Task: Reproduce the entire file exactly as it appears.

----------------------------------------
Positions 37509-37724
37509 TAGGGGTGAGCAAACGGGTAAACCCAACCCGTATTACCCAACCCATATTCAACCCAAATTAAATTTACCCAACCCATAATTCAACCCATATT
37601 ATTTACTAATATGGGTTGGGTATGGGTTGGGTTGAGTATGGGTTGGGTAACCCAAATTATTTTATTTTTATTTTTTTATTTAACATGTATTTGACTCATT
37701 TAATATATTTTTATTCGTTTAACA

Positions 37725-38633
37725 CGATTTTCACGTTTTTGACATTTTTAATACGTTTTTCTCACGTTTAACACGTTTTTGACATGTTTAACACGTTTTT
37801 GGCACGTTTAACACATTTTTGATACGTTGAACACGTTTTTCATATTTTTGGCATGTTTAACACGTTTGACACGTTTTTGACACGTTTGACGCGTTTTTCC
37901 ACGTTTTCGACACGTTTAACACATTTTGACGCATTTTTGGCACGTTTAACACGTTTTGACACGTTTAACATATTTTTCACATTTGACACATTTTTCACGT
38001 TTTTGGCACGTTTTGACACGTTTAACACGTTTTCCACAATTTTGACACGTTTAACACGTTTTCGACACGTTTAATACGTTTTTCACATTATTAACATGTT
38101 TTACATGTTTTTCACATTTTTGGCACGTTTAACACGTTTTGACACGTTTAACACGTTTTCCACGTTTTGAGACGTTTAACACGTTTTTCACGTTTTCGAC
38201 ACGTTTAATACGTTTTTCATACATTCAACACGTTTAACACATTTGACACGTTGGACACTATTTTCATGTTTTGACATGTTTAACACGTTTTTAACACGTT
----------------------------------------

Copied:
Positions 37509-37724
37509 TAGGGGTGAGCAAACGGGTAAACCCAACCCGTATTACCCAACCCATATTCAACCCAAATTAAATTTACCCAACCCATAATTCAACCCATATT
37601 ATTTACTAATATGGGTTGGGTATGGGTTGGGTTGAGTATGGGTTGGGTAACCCAAATTATTTTATTTTTATTTTTTTATTTAACATGTATTTGACTCATT
37701 TAATATATTTTTATTCGTTTAACA

Positions 37725-38633
37725 CGATTTTCACGTTTTTGACATTTTTAATACGTTTTTCTCACGTTTAACACGTTTTTGACATGTTTAACACGTTTTT
37801 GGCACGTTTAACACATTTTTGATACGTTGAACACGTTTTTCATATTTTTGGCATGTTTAACACGTTTGACACGTTTTTGACACGTTTGACGCGTTTTTCC
37901 ACGTTTTCGACACGTTTAACACATTTTGACGCATTTTTGGCACGTTTAACACGTTTTGACACGTTTAACATATTTTTCACATTTGACACATTTTTCACGT
38001 TTTTGGCACGTTTTGACACGTTTAACACGTTTTCCACAATTTTGACACGTTTAACACGTTTTCGACACGTTTAATACGTTTTTCACATTATTAACATGTT
38101 TTACATGTTTTTCACATTTTTGGCACGTTTAACACGTTTTGACACGTTTAACACGTTTTCCACGTTTTGAGACGTTTAACACGTTTTTCACGTTTTCGAC
38201 ACGTTTAATACGTTTTTCATACATTCAACACGTTTAACACATTTGACACGTTGGACACTATTTTCATGTTTTGACATGTTTAACACGTTTTTAACACGTT